• Where does she go to school? (information answer)

* * * * * * * * * * * * * * * * * * * * * * * * * * * * * * * * * * * * * * * * * * * * * * * * * * * * * *

To my friends in Iran — Best of luck to you in your demands for a fair election process. People in the United States are watching what happens with great interest.

June 16, 2009

The verb "be" is the only verb to have two choices for the past tense: was or were.

I was
We were
You were
You were
He was
They were
She was
It was

To make the negative, add "not": was not / were not.

The contractions look like this: wasn’t / weren’t.

She was at home yesterday. (affirmative)

She wasn’t at school. (negative)

We were so tired this morning. (affirmative)

We weren’t in bed until 11 p.m. last night. (negative)

For more practice with the past tense, click here.

June 15, 2009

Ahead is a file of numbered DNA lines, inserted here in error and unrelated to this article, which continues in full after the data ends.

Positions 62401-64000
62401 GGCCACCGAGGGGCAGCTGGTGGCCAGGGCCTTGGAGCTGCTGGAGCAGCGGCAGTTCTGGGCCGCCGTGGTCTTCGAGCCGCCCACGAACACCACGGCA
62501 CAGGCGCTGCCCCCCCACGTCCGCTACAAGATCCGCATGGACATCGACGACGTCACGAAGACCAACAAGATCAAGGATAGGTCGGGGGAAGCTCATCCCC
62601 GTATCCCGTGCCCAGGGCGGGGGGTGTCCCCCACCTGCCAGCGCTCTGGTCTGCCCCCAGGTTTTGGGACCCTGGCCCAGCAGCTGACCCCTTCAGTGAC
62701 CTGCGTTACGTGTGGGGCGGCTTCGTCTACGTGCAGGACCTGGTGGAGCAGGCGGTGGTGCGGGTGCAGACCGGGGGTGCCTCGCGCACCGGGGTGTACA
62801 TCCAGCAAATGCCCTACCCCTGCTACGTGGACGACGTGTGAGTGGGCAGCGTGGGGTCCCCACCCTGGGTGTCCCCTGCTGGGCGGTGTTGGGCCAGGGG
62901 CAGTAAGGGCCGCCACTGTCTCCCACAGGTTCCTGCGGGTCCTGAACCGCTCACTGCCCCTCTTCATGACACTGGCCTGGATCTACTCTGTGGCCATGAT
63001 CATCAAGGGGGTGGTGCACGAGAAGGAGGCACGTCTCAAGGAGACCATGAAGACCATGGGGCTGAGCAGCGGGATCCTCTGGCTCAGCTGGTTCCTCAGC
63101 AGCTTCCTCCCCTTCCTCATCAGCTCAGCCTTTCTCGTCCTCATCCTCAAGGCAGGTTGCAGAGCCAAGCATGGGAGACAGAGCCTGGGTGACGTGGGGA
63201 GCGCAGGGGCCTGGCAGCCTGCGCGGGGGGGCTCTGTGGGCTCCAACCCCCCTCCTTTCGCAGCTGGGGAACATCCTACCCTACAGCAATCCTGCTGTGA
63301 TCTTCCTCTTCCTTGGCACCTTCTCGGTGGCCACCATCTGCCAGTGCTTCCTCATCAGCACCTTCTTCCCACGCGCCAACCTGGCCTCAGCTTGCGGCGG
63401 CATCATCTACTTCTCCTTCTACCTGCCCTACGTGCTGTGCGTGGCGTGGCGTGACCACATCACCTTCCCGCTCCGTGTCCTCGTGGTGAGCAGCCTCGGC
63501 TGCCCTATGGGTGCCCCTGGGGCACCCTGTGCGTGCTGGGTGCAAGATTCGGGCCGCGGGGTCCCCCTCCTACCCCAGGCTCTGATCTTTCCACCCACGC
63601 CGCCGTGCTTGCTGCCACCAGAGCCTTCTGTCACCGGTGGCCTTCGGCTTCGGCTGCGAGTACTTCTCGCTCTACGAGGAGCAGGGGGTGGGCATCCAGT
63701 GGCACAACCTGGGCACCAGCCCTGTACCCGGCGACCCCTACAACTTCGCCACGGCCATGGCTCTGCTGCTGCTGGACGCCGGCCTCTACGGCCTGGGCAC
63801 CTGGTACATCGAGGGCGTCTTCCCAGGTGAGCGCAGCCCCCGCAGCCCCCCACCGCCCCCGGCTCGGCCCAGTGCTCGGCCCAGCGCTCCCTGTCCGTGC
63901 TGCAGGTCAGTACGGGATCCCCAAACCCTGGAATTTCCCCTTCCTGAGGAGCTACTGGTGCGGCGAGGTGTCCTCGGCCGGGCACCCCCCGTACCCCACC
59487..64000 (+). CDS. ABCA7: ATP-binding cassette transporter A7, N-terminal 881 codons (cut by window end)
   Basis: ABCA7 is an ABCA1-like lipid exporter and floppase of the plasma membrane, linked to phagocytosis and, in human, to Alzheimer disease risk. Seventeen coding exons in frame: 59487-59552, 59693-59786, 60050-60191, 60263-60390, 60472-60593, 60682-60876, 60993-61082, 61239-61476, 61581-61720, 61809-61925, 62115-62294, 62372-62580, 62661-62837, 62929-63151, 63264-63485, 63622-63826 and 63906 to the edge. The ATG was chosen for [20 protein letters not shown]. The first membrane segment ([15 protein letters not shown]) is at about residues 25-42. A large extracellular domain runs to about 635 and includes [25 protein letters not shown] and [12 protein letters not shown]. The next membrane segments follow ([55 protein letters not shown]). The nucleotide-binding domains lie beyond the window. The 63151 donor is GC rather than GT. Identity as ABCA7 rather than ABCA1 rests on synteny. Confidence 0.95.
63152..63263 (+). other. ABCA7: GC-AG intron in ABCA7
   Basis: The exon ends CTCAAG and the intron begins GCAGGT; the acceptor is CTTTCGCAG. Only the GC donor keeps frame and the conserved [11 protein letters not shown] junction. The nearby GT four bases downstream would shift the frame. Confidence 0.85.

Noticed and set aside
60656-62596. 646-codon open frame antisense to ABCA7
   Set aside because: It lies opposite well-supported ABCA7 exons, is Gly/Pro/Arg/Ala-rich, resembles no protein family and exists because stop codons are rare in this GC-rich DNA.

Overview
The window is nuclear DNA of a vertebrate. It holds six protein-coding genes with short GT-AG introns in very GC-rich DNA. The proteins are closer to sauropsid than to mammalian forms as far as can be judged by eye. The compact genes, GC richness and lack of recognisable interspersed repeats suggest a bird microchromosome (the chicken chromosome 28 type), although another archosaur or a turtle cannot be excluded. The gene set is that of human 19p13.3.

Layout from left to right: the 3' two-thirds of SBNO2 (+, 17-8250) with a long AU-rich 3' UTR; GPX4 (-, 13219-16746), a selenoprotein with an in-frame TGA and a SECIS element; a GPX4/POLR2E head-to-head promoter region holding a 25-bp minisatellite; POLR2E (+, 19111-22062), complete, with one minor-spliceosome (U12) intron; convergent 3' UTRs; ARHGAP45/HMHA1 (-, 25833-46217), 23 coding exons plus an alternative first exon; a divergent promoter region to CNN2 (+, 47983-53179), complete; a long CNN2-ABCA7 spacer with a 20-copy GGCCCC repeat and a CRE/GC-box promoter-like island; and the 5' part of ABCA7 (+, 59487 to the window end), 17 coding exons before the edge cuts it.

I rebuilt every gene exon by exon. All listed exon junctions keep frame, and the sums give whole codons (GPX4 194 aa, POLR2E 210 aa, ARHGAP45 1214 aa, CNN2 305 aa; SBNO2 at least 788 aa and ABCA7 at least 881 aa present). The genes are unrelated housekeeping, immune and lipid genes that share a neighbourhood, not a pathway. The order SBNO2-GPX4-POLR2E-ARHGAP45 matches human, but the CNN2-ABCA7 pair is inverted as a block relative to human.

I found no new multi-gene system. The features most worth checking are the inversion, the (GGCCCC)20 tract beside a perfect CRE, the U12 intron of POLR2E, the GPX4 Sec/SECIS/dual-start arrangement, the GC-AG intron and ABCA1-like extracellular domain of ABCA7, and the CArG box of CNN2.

Prepositions in English take a very long time to learn, so you should get started now. Click here. If you read a lot or if you have the opportunity to speak English daily, you will learn how to use prepositions, but it probably won’t happen fast. There are hundreds of different prepositions. I’ve begun a new section of the website to provide some help.


June 13, 2009

Here’s a link to a very interesting, short lecture on the use of English in the world today.


June 12, 2009

Articles (a, the) are difficult in many languages. It will take you many years to learn how to use them properly because there are so many rules, but you must learn them. Click here for some of the most basic rules regarding articles. I’ll make a video for this topic soon. In the meantime, here are some examples:

I bought a car. (This is first time I say the word "car")

The car is in my garage. (This is the second time I say the word "car.")

Cars are sometimes necessary for travel. (There’s no article. This is a category.)